Although built and operated together as The Abbotsford, 186 Commonwealth and 188 Commonwealth were separately owned: 186 Commonwealth by Henry S, McKay and Frank Smith, and 188 Commonwealth by Albert Ivans Croll.
186 Commonwealth was built on land purchased from the Commonwealth on January 19, 1886, by Ellen A. (Larrabee) Johnson, the wife of Henry M. Johnson. It subsequently changed hands and was purchased by Jane Palmer on December 18, 1889. She then sold it to Henry S. McKay and Frank Smith (her son) on May 22, 1890.
188 Commonwealth was built on land purchased from the Commonwealth on March 5, 1875, by George Walker Weld, who sold it to real estate investor Henry Whitwell on September 30, 1881. He died in December of 1887 and it was purchased from his estate and heirs by Albert Ivins Croll on June 18, 1890.
The deeds for 186 Commonwealth and 188 Commonwealth included provisions limiting the size and location of structures built in the rear yards in order to preserve the light and air for the abutting buildings.
On September 21, 1890, the Personal and Social Gossip column in the Boston Herald reported that “Mr. Joseph Lee, proprietor of the Woodland Park Hotel, will have charge of the new apartment house, the Abbotsford … there has been a great demand for rooms, and nearly all of the desirable apartments have already been engaged.” The Woodland Park Hotel was in Auburndale (Newton) and was a popular summer destination. Joseph Lee continued to operate it along with the Abbotsford. He also operated a catering business from the Abbotsford. An African-American, he was active in both Boston business and civil rights organizations.
On December 24, 1890, Frank W. Smith acquired Henry S. McKay’s interest in 186 Commonwealth. Albert Ivins Croll continued to own 188 Commonwealth. He and his wife, Sarah Helen Merrill (Knowles) Croll, lived there from the time it was completed until 1897, when they moved to 285 Commonwealth. They previously had lived at 36 Newbury.
On March 6, 1891, the Boston Herald reported on the opening of “a pretty little hotel … modelled a good deal after the English private hotels, although they accommodate transients, while the Boston establishment will be occupied by permanent guests.”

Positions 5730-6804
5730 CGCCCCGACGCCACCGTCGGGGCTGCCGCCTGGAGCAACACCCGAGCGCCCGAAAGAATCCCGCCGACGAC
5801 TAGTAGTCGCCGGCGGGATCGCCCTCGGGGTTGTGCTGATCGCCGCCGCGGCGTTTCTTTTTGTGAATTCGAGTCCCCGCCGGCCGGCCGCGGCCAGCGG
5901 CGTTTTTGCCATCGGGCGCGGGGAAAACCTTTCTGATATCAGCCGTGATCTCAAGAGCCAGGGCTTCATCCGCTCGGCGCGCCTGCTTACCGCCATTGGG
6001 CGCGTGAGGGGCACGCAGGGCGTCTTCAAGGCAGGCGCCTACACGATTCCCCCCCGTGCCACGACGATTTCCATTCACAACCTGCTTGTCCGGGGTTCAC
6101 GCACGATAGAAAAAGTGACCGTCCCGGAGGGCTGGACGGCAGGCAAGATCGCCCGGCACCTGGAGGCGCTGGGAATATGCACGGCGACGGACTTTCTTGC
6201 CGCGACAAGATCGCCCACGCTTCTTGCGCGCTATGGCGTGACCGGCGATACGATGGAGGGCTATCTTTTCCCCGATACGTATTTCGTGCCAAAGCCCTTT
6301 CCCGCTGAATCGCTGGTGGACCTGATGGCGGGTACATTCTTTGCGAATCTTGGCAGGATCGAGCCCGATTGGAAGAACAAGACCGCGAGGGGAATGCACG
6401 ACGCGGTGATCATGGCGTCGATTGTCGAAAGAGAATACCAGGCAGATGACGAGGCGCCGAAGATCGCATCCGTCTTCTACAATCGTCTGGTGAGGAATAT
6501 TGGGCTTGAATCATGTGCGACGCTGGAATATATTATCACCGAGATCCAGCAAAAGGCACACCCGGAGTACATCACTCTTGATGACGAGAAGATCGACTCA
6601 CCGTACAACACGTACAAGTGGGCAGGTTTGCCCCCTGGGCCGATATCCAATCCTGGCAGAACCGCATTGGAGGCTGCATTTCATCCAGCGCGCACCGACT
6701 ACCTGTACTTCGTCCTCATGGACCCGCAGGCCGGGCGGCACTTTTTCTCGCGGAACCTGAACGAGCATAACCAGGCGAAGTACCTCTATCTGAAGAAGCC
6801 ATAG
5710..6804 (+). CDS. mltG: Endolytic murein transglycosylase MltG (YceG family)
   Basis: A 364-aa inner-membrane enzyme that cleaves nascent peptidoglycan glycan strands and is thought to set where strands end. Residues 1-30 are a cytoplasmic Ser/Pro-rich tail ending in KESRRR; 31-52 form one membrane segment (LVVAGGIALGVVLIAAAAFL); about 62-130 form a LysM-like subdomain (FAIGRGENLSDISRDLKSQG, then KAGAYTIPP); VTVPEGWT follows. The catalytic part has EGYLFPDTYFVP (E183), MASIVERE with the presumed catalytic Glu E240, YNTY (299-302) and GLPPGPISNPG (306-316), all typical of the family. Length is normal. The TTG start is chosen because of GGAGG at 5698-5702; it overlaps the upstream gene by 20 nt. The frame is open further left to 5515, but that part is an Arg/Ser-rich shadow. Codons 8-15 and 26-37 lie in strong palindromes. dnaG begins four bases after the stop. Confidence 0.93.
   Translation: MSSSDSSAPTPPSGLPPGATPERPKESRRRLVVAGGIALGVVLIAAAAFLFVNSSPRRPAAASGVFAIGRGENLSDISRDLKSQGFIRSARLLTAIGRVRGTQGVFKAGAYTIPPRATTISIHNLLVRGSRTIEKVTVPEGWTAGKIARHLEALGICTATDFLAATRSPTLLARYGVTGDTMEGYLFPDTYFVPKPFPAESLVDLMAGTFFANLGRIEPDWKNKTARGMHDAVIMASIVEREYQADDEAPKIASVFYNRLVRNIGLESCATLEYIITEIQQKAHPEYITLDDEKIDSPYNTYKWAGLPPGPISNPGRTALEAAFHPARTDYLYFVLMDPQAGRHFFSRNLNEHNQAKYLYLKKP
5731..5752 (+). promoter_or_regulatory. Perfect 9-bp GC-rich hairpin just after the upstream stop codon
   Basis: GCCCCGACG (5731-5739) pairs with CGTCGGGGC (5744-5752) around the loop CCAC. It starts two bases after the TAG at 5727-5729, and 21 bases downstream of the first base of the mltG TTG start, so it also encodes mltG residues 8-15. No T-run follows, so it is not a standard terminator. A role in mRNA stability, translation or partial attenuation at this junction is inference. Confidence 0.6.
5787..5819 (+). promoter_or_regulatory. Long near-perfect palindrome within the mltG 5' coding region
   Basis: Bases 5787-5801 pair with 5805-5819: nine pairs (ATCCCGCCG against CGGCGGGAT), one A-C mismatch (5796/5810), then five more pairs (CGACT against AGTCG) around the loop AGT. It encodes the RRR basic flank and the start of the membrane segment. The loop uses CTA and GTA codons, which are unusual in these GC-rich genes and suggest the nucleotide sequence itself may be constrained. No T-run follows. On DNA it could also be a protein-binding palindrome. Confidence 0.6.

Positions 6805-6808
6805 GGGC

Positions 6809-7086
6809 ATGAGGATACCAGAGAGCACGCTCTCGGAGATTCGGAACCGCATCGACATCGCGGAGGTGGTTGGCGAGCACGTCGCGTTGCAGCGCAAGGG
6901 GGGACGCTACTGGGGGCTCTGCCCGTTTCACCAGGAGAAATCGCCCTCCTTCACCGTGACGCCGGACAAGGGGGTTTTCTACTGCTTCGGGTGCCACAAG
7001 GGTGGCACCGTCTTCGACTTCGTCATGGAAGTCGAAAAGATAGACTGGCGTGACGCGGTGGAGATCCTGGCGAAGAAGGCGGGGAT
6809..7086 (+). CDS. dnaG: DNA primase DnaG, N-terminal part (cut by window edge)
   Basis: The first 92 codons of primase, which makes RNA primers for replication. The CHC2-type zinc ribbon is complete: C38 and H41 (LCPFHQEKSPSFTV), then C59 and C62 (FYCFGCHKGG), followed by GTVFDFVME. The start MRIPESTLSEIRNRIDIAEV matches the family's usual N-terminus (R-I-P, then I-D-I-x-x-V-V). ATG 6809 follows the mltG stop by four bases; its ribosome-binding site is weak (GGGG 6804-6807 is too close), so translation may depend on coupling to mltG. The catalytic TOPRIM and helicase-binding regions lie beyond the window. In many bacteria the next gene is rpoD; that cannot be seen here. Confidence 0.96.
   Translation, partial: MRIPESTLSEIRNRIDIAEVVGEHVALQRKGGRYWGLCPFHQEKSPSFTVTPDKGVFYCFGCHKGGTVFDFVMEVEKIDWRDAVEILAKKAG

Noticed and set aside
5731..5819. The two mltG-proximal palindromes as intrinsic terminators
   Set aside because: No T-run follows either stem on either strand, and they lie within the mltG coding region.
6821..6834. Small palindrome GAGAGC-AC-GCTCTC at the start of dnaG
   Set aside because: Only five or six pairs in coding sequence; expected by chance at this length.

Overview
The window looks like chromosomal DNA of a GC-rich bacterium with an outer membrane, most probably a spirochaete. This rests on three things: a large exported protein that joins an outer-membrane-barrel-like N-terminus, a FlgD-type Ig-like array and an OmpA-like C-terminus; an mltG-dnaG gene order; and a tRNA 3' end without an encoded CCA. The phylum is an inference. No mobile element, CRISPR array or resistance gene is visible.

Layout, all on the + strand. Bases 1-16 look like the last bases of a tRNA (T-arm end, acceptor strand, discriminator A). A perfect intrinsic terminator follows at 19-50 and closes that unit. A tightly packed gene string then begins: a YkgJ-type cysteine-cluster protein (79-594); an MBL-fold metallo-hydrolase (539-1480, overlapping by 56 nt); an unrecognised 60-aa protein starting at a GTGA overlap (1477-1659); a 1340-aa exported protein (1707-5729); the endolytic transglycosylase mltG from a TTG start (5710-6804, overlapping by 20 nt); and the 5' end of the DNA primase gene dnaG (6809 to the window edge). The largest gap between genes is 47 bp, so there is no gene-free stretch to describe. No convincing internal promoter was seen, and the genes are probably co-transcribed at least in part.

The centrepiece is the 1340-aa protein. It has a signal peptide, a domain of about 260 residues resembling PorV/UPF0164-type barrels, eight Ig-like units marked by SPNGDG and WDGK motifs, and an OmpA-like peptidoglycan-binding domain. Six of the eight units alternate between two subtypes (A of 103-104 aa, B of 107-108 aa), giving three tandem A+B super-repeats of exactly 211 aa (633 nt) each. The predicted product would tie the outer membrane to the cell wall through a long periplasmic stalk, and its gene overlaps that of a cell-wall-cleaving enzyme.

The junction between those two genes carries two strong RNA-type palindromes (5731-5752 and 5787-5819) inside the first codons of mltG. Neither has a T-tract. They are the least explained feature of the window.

The article described the new apartment hotel in some detail. “The whole building is in the Italian renaissance style, and the general scheme of coloring is light, the woodwork being done in old ivory. Every room has direct light, and the house is equipped with electric light, bells and elevator. The public halls are finished in gum wood. Kitchen and laundry occupy the basement, the former being fitted with every appliance usual in the larger hotels, but on a smaller scale.
“On the ground floor are the pretty little office, the parlor and the dining room. The latter is finished with a high dado and panelled ceiling. The walls are salmon colored, and the ceiling is Antwerp blue. Seven small tables, each seating six persons, occupy the main room. Two smaller apartments for private parties open out of it. About the fireplaces in the dining room and the parlor is mosaic work of an attractive design.
“There are 21 pleasant suites in the building, some of three and the rest of four, rooms each. Two may be thrown into one large suite, if desired.”
On May 7, 1891, two months after the opening, Frank Smith and Alvin Ivins Croll entered into a ten year lease (commencing September 1, 1891) with Joseph Lee to operate the two properties, including “conducting a general catering business providing meals for the tenants of the buildings [and] transient guests, for preparing dinners, teas, lunches, and suppers on the premises to be served elsewhere or entertaining parties on the premises.”